Saturday, 29 May 2010

Thought Picnic: Disowned in life and loved in death


Ipswich was hardly a wish
A few years ago a serial killer was nabbed in a town I once lived in, Ipswich, well, I usually say I died in Ipswich for 2 years – a big town, quite parochial, very provincial and I could not say I was welcomed with open arms when I was there between 1995 and 1997.
When I returned for 6 months in 1999/2000, I thought I had matured enough to handle the idiosyncrasies that defined the capital of sleepy Suffolk but that really presaged my decision to leave the United Kingdom for good – on May the 20th, that was 10 years ago – I got bored of living in the United Kingdom, I had done all that I thought I needed to do.
On the advice of an occupational psychotherapist, I was to try something completely different like change my career, change my residence, change something that resets my comfort zone – moving to the Netherlands was it.
A convenient narrative
Anyway, only yesterday, there was the arraignment of another alleged serial killer but this time up North in England, Bradford in fact, where he gave his name as the Crossbow Cannibal drawing gasps from the public gallery and garnering every news headline possible for the day.
However, my concern is about the narrative that follows the discovery of these serial murders, in all cases the victims were women, whose complicated lives included prostitution for all sorts of reasons.
Whilst I will not say that people engage in prostitution as a matter of choice, I find that a template has been provided for these stories, the women are supposed to be social misfits, on drugs and needing to feed a drug habit, so never in control of their life situations.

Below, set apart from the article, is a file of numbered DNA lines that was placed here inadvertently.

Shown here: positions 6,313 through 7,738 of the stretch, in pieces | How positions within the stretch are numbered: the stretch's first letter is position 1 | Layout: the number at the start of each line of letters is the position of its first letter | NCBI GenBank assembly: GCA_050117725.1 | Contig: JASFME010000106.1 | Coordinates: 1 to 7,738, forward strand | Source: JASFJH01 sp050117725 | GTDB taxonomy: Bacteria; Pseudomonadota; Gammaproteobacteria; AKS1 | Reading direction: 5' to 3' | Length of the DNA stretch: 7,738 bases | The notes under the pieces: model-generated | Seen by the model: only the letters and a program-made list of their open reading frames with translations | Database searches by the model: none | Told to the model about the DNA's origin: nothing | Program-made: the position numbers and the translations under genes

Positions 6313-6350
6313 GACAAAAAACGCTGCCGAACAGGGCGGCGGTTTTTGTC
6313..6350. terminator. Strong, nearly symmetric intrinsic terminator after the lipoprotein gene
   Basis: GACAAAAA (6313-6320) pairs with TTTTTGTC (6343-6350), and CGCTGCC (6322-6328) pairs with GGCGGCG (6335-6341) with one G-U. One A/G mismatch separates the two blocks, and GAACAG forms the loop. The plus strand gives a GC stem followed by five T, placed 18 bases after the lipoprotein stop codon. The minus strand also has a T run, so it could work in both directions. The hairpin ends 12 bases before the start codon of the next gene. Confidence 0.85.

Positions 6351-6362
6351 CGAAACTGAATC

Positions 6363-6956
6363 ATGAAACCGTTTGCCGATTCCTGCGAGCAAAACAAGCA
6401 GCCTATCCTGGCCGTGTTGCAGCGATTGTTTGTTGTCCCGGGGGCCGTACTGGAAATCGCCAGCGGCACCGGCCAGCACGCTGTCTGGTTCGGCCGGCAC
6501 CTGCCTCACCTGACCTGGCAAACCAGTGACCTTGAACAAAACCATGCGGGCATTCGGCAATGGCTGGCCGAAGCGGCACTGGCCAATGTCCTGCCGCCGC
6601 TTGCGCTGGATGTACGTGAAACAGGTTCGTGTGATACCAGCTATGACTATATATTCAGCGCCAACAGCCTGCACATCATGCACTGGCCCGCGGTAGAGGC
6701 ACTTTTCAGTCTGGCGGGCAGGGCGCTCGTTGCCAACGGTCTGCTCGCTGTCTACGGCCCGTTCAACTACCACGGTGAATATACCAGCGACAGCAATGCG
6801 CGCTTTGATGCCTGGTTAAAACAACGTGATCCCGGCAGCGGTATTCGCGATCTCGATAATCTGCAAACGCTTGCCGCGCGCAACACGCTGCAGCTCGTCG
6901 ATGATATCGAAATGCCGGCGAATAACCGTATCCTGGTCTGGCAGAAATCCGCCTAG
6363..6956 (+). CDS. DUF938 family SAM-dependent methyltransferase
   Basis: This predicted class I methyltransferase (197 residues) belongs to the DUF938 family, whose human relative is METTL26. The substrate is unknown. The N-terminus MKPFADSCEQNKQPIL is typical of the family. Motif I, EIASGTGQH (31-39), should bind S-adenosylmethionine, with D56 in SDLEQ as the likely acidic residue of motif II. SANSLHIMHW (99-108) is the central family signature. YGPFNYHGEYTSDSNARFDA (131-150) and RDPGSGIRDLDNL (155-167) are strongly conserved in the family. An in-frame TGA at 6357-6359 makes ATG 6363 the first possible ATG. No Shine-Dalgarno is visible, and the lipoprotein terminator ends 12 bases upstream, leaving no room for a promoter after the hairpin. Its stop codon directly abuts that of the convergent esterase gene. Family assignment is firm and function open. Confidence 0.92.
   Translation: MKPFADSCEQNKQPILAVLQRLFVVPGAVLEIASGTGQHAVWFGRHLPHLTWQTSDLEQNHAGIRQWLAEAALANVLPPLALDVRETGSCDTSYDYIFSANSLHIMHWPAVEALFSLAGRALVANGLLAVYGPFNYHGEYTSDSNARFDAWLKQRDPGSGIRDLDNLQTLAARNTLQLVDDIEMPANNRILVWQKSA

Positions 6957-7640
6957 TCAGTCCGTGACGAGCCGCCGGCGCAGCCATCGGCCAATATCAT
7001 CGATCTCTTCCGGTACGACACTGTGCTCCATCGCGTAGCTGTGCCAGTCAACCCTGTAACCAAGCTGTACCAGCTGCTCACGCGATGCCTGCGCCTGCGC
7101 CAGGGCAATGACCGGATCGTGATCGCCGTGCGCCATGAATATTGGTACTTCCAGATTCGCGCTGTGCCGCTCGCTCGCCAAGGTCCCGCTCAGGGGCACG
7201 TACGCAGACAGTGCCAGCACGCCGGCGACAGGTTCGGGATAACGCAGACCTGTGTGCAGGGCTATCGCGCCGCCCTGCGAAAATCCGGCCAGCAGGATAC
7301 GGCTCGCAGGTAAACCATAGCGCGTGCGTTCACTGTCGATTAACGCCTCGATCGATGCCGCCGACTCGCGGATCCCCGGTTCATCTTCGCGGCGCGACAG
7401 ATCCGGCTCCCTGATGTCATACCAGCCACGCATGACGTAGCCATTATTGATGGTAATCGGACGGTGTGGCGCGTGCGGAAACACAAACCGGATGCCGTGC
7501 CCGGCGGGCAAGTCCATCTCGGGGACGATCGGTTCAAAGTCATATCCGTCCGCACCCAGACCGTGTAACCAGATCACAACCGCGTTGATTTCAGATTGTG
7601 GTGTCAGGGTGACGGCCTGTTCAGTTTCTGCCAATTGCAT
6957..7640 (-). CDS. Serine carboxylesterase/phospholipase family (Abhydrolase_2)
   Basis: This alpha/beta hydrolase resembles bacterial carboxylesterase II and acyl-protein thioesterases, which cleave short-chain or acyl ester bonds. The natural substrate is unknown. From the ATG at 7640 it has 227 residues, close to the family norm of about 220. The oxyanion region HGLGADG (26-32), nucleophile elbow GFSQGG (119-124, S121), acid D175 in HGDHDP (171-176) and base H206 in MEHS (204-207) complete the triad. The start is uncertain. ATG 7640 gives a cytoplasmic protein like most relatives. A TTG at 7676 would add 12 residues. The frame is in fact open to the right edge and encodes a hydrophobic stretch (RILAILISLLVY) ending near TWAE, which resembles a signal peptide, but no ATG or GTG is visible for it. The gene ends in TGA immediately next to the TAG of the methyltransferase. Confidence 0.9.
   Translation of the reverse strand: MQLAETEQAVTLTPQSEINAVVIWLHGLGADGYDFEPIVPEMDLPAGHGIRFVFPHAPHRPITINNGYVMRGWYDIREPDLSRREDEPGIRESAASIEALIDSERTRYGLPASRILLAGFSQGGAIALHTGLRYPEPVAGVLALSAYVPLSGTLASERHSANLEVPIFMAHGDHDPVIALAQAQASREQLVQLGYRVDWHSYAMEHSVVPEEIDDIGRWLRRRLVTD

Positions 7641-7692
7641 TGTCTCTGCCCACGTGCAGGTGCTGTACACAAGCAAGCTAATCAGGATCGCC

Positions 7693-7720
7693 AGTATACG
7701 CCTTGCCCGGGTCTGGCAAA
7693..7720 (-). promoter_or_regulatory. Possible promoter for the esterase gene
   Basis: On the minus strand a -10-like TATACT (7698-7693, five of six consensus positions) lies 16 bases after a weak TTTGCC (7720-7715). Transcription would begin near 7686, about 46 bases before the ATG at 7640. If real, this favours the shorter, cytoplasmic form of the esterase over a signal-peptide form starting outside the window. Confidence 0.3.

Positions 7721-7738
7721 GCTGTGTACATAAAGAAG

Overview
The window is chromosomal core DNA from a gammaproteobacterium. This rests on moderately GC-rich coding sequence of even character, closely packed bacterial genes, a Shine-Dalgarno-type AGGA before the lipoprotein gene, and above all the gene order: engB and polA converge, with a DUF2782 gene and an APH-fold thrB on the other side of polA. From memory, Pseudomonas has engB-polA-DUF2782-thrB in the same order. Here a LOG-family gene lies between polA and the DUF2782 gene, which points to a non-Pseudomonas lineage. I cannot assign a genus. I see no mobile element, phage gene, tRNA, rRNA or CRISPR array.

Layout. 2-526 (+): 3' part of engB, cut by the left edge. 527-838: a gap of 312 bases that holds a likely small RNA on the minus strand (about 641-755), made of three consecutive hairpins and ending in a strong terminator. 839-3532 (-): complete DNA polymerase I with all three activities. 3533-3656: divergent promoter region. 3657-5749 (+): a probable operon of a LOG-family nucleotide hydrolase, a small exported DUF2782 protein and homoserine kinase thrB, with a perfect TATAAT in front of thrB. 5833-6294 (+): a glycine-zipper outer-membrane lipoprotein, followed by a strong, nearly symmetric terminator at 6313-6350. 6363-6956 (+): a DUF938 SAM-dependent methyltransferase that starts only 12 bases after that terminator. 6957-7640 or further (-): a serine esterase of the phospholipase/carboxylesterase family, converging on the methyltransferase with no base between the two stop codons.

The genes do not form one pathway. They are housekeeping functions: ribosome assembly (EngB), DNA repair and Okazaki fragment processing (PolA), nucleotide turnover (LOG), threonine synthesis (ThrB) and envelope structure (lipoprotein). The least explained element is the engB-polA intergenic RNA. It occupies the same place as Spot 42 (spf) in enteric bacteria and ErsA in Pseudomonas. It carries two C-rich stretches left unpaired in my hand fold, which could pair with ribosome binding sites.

They by fate meet a malevolent patron who butchers them and dumps their bodies somewhere. It is a sad tale and a very heart-rending situation that is not exacerbated by the activities that follow the discoveries of the deaths.
Suddenly they have family
In both cases, what throws me is that these women suddenly have family after death, a good deal of them come out clamouring for justice, blaming the authorities and hardly reviewing their responsibilities – it is a damning note on the sense of family and community that we all sometimes pretend to espouse.
Here are women who in life were outcasts, disowned and literally abandoned by omission, commission or some situation not too evident that at death suddenly are loving daughters, mothers and beautiful friends to be remembered as victims who no more bring embarrassment to their survivors – it is all too convenient.
There is a need for great reflection on this, death should not be the path to redemption, the presence of life most offer hope and long before the dangerous and heinous overtakes events – I am in two minds as to whether the families of the brutally murdered do really deserve condolences, sympathies or a stern talking to.

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